Politicians can be Straightforward, Sometimes

  • Kenneth Hudson

Abstract

‘Inside every politician,’ it has been said, ‘there is a decent man trying to get out’. A cynic can reply, ‘How do you know?’, or can correct the statement to read, ‘there was a decent man trying to get out, but he stopped trying long ago’. It is unfortunately true that success in politics, like success in business, is rarely achieved, at least nowadays, without doing a good many things which a Victorian would have considered shameful, and rightly so. To lie, evade, tell half-truths, mislead and tread on other people’s faces in order to win power is shameful and no attempt to rationalise what one is doing by pretending that it is in the interests of the Party, the company or the nation makes any difference. To agree to function month after month as a rubber-stamp to whatever line of action the Party leaders decide is desirable and to anaesthetise one’s own opinions and conscience in the process is equally disgraceful. But God has his revenge. A lifetime of corrupt practice shows itself on the face. In modern commerce, industry or politics few successful men escape the unmistakable signs of moral corruption on their face and in their expression. They are not beautiful or noble to look at. The Lord is not mocked.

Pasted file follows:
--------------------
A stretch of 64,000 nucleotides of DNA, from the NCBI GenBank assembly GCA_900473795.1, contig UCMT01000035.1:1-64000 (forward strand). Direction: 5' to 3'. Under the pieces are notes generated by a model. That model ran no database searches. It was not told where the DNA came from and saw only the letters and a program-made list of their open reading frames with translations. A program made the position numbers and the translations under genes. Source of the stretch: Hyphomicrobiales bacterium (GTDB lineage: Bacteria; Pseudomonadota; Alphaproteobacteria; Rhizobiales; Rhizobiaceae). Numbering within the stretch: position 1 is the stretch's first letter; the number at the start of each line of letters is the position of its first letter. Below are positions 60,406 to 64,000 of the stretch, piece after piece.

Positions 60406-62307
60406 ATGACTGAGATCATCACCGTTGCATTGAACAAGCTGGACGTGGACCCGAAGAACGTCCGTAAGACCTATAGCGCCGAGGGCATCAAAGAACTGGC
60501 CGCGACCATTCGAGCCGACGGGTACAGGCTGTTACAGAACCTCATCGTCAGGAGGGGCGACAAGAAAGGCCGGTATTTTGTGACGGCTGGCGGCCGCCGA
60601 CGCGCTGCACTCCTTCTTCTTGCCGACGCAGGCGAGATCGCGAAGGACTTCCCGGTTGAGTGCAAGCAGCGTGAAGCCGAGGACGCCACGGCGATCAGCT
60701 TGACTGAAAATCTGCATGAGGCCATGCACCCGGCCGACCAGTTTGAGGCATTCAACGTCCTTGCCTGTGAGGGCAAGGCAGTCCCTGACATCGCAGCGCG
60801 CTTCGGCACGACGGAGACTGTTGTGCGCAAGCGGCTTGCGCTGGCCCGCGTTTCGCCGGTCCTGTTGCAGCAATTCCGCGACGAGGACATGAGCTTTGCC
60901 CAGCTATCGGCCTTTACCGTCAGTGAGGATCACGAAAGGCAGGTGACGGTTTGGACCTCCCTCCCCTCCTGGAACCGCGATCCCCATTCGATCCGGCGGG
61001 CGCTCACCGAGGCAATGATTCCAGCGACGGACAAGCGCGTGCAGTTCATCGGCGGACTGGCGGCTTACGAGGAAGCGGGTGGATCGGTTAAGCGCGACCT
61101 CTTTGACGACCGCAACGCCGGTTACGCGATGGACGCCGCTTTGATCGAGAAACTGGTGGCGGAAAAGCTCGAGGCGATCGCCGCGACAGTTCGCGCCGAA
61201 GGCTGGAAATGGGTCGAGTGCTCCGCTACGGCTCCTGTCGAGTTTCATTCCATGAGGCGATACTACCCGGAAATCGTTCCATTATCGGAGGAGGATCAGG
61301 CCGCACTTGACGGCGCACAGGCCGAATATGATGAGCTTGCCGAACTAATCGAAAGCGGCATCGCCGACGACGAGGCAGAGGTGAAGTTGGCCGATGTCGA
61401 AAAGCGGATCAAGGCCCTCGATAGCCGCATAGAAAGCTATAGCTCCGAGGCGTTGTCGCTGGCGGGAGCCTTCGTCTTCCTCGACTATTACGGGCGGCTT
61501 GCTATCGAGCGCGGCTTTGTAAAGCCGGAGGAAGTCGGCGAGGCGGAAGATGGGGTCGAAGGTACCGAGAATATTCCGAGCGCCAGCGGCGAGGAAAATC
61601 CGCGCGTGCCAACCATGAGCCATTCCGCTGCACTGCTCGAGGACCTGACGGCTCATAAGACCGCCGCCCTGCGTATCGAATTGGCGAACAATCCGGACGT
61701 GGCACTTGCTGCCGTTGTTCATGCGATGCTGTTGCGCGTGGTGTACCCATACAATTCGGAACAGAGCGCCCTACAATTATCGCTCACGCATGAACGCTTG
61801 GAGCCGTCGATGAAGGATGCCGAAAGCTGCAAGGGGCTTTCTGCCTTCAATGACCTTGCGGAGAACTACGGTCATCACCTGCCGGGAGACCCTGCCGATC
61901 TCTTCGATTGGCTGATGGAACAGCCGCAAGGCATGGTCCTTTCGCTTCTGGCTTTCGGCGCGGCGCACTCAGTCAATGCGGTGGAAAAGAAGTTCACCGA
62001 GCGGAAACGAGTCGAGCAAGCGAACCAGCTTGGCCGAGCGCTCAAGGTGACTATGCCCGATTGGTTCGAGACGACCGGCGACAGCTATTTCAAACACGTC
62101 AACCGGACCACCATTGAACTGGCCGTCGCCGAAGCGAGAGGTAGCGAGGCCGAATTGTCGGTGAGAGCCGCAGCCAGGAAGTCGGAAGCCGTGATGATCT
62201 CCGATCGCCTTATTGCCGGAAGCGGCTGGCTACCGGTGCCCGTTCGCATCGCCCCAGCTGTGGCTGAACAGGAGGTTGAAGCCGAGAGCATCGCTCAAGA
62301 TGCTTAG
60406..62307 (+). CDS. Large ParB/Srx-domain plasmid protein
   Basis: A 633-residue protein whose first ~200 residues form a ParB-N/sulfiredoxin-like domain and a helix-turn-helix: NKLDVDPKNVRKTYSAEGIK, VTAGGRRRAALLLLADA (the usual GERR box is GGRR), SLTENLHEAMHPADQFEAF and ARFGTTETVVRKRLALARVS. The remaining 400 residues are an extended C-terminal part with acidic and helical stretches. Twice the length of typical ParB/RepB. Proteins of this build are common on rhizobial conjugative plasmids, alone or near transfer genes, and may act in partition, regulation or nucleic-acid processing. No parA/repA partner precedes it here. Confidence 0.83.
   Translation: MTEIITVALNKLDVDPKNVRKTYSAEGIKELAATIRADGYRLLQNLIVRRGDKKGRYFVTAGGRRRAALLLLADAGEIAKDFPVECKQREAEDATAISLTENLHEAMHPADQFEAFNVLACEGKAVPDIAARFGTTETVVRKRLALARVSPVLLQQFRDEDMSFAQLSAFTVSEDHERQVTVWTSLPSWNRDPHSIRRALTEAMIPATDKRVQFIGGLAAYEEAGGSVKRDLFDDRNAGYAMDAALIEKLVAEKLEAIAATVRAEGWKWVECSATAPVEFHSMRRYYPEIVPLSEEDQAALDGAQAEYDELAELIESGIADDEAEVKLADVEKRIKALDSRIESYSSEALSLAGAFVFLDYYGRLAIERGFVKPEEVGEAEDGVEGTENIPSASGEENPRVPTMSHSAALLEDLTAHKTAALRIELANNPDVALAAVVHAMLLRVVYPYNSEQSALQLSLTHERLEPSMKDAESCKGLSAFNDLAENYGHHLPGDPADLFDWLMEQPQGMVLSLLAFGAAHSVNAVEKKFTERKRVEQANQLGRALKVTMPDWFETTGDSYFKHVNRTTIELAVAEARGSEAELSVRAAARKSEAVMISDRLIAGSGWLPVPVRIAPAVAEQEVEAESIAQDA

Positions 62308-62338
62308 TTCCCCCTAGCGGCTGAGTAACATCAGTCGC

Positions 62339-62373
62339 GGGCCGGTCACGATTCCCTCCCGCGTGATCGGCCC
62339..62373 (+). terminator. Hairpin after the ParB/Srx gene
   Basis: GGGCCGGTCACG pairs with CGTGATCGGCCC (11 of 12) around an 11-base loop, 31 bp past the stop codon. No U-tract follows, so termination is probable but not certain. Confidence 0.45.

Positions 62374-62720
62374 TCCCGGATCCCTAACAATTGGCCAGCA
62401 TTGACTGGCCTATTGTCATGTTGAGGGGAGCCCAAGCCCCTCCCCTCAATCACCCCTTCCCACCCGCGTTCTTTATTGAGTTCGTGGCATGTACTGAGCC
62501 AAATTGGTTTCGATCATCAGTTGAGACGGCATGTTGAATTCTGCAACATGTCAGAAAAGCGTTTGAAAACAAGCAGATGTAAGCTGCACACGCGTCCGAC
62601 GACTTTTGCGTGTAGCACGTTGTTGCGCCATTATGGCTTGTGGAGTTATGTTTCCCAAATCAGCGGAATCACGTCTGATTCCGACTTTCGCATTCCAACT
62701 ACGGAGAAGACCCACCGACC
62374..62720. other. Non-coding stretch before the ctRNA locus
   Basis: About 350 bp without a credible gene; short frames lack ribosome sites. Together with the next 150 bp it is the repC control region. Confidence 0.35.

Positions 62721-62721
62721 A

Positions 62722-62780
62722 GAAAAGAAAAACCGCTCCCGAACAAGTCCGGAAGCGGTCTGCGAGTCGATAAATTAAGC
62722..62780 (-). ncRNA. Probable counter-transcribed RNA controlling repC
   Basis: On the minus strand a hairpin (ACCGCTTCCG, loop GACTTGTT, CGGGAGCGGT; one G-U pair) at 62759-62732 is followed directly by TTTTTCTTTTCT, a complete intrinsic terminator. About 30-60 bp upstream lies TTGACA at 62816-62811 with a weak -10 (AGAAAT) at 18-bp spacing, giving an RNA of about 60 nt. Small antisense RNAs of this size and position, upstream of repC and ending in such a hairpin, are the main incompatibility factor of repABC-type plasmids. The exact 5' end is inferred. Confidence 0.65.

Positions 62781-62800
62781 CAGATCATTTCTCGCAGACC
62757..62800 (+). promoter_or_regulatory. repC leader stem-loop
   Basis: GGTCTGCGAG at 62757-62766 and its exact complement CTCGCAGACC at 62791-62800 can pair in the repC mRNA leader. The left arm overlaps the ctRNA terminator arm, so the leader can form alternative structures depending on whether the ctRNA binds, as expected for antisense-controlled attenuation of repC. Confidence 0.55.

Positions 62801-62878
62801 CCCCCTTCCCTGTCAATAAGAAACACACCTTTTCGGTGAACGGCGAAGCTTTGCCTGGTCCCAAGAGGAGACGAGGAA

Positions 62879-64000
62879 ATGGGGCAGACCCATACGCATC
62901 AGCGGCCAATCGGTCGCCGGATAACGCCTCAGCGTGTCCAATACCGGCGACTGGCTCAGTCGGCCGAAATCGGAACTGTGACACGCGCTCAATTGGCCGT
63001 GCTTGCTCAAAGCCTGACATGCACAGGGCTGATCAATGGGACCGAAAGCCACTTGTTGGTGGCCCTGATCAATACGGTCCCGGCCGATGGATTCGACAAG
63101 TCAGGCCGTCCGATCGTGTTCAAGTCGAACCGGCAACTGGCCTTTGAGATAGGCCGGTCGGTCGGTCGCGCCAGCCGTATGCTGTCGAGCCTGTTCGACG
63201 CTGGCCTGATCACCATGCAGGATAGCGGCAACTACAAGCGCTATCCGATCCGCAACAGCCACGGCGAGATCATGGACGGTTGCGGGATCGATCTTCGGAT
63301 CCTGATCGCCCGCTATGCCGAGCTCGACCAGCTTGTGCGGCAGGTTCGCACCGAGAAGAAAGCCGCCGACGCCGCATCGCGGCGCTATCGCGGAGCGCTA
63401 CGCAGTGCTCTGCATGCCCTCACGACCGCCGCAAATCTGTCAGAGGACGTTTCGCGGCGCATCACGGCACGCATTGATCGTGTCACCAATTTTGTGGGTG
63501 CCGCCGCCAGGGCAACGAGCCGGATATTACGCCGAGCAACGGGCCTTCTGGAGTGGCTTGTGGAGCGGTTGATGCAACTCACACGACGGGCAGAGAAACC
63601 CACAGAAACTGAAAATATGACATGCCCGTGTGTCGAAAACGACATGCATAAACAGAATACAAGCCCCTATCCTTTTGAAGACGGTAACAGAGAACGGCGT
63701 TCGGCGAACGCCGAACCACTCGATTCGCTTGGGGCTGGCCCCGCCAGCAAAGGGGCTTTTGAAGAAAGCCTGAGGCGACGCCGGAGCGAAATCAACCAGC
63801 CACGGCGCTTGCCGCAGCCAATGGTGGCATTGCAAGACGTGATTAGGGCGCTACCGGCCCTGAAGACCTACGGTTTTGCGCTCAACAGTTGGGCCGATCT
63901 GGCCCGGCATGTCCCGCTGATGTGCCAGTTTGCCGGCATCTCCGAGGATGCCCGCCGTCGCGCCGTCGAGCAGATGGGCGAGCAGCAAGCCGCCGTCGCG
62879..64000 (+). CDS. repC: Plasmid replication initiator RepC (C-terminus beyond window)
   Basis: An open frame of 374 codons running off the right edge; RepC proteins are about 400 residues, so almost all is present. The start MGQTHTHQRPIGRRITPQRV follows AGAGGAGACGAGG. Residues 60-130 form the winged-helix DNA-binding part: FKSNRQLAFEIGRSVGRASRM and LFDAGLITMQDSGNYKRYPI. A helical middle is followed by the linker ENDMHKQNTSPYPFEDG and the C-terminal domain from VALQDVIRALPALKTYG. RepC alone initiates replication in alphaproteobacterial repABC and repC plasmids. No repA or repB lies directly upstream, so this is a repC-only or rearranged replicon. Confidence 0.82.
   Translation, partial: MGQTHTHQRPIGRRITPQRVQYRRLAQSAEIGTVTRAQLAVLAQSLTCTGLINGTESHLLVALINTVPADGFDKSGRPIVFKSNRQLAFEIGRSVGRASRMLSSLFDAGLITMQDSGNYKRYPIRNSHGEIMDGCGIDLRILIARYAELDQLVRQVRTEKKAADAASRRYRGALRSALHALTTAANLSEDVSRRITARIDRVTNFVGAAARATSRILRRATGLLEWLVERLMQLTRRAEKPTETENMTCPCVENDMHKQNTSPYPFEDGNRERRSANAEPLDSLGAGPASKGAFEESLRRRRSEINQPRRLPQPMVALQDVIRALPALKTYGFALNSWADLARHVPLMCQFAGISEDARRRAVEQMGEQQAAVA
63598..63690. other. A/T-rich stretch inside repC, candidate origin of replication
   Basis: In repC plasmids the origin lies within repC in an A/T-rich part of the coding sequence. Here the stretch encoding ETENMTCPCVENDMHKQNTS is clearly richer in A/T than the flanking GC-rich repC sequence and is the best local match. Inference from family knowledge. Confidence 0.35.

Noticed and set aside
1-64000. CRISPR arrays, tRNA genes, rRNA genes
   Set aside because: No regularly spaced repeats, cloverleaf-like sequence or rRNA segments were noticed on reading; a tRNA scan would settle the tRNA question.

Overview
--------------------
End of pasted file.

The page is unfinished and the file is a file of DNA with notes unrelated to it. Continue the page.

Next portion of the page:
Keywords

Expense Stake 

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Notes

  1. 2.
    Interview with Anthony King, The Listener 5th September, 1974.Google Scholar
  2. 3.
    Anthony Barker and Michael Rush, The Member of Parliament and his Information Allen and Unwin, 1970.Google Scholar
  3. 8.
    Geoffrey McDermott, The Eden Legacy and the Decline of British Diplomacy Leslie Frewin, 1969, p. 19.Google Scholar

Copyright information

© Kenneth Hudson 1978

Authors and Affiliations

  • Kenneth Hudson

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